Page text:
Yesterday was a day that tech enthusiasts and ordinary people alike had circled on their calendar since it was confirmed as the date of Apple’s press event to unveil the iPhone5. Apple proudly boasted that it had sold 400 million iOS devices by the end of June of this year, which can in part be attributed to the smoothly operating software running on their devices. Advances in mobile high tech have made these portable computers accessible and their presence inescapable even among late adopters. What is simple and intuitive from a user standpoint, however, can prove challenging and fickle to a computer forensics expert.
Richard Lutkus of Law Technology News writes that there are many factors that must be considered when investigating an iOS device, such as “device model, generation, storage capacity, iOS version, iCloud activation status, and passcode protection status. One example of the importance of these identification questions is iCloud, which is Apple's information syncing service. The presence and status of this service may be important because information found on an iOS device could be automatically synced to one or several computers or other iOS devices.”
Lutkus points out that mobile device forensics requires skills that not all computer forensic professionals possess. For example, an important part of the preservation of a mobile device is isolation from all data networks to ensure no changes occur on the device, such as a remote wipe. A few ways of isolating the hardware include a signal blocking “Faraday” bag, removing the SIM card, or enabling airplane mode. From there, the two methods of imaging an iOS device are logical capture and physical imaging. Lutkus explains, “Logical capture is the preservation of all active (no file fragments or other ephemera) files on a device. This method is similar to an iTunes backup in that it saves the same types of data as iTunes backups. In contrast, physical imaging captures everything that a logical capture does, but includes deleted file fragments, temporary cache files, and other ephemera. Generally, physical imaging is more desirable if it is technically possible. Though slower, this approach is widely accepted, is compatible with most forensic tools, and preserves all data on a device.”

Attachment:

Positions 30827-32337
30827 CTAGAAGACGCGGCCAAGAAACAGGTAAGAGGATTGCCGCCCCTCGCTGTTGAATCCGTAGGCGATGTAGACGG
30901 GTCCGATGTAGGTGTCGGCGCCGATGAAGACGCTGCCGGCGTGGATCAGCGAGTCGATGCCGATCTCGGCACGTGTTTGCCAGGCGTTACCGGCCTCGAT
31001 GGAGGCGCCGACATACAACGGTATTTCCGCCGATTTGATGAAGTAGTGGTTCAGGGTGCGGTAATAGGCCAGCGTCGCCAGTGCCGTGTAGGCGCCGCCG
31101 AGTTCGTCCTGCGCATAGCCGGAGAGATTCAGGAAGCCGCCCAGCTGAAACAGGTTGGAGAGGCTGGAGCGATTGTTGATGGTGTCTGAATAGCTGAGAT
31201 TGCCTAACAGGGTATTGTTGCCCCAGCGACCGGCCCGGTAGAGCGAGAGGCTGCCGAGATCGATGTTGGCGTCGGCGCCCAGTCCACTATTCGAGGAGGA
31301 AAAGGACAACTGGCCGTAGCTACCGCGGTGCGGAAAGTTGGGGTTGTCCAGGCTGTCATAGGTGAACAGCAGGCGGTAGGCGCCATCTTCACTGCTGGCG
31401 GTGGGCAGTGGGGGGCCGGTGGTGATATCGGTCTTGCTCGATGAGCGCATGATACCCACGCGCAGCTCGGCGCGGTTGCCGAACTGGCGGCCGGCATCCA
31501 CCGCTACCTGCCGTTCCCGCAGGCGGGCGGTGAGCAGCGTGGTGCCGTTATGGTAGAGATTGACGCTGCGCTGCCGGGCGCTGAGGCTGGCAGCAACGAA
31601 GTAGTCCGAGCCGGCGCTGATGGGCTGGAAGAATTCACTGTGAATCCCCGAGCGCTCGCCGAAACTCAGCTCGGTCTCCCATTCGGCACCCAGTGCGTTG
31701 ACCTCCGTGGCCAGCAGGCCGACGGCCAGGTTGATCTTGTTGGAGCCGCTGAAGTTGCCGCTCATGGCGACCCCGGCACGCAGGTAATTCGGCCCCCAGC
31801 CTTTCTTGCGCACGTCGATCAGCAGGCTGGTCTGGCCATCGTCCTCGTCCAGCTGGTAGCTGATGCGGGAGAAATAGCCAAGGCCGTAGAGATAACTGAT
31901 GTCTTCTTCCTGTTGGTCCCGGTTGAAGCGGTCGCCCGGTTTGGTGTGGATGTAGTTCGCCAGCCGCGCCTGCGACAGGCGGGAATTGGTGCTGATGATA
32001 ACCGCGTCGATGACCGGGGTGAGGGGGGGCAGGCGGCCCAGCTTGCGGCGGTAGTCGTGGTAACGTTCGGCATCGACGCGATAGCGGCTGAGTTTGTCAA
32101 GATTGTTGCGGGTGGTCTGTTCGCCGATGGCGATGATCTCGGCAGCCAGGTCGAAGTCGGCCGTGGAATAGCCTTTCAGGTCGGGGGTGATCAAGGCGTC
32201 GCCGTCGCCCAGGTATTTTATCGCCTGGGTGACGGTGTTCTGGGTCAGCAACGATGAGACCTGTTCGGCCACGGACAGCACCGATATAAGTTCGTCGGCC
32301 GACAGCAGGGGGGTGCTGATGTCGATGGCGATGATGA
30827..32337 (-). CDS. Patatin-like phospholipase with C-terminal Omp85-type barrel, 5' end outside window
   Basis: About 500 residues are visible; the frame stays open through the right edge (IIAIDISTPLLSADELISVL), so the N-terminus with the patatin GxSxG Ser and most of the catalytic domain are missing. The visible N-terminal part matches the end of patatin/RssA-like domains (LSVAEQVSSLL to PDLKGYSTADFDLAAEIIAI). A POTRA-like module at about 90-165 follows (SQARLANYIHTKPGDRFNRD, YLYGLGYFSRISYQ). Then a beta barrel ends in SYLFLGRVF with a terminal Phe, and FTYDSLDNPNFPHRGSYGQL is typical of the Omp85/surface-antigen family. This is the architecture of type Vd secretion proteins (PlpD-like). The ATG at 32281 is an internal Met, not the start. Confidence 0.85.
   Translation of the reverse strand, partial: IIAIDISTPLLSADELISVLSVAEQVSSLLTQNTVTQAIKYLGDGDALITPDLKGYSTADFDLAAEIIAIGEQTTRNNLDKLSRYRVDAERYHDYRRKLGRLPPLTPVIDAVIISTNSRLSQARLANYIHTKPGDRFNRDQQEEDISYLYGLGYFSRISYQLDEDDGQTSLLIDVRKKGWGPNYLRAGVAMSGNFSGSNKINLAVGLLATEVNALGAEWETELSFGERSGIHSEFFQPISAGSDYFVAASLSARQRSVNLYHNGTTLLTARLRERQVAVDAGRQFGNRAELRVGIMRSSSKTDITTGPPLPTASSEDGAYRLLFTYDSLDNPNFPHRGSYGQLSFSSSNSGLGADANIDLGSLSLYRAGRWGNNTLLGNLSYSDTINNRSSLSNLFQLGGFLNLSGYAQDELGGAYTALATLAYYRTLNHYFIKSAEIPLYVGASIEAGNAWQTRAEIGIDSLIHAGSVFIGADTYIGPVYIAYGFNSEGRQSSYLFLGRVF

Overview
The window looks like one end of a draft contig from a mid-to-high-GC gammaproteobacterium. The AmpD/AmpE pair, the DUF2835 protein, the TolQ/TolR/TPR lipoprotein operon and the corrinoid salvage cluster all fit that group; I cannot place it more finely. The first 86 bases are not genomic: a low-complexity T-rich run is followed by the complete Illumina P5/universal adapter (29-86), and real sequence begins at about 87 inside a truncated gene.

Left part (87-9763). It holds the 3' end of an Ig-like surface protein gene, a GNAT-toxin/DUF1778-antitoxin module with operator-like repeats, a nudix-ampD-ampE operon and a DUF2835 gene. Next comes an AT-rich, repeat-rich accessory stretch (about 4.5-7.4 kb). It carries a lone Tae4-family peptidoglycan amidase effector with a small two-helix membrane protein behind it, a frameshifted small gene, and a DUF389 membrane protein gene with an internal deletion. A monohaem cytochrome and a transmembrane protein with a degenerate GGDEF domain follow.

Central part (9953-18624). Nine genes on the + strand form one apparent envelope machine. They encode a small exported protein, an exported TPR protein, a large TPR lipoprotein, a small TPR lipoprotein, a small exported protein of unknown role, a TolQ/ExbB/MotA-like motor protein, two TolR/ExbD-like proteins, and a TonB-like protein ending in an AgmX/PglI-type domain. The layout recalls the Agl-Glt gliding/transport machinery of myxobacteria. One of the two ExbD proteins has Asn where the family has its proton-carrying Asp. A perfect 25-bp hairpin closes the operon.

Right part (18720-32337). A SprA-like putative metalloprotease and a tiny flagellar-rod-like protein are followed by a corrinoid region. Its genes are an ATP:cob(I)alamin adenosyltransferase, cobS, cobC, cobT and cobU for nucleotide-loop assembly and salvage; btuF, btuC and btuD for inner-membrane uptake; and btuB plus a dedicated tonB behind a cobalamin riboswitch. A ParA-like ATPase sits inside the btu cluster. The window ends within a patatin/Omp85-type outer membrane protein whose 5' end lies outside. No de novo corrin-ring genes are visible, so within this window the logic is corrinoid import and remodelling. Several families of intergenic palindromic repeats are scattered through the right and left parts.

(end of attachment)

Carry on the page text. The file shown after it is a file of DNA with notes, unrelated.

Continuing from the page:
There are other challenges in preserving the data in an iOS device, especially hardware newer than the iPhone 4S and Ipad 3, which include encryption of even unallocated space of memory when a passcode has been used. The quality of data one might expect to find after imaging and decrypting could include: “contacts, call logs, speed dials, voicemail, Bluetooth devices, screenshots, bookmarks, web clips, calendars, messages, email, attachments, internet history, internet cookies, photos, audio recordings, notes, videos, music, app list, keystroke information, GPS coordinates, wi-fi network memberships, user names and passwords, map searches, app-specific data, cell tower information, serial number, device name, device IMEI (international mobile equipment identify number), device serial number, version, and generation, etc.” This type of information can be crucial in the first 7 to 10 days after litigation hits, as we have previously covered here. These devices seem to know so much about us that companies like Apple have had to release statements to state they are not recording and storing your location in response to allegations of privacy invasion. With the number of expected sales of the iPhone5 potentially adding between a quarter and a half percent to America’s GDP, there will be millions more iPhone’s will making their ways into the hands of consumers and eventually, no doubt, into the hands of mobile forensic experts.
So, what do you think? Have mobile computing devices, such as smartphones and tablets, been material to your eDiscovery work? Have other mobile operating systems, such as Blackberry or Android, presented challenges that differ from iOS? Please share any comments you might have or if you’d like to know more about a particular topic.
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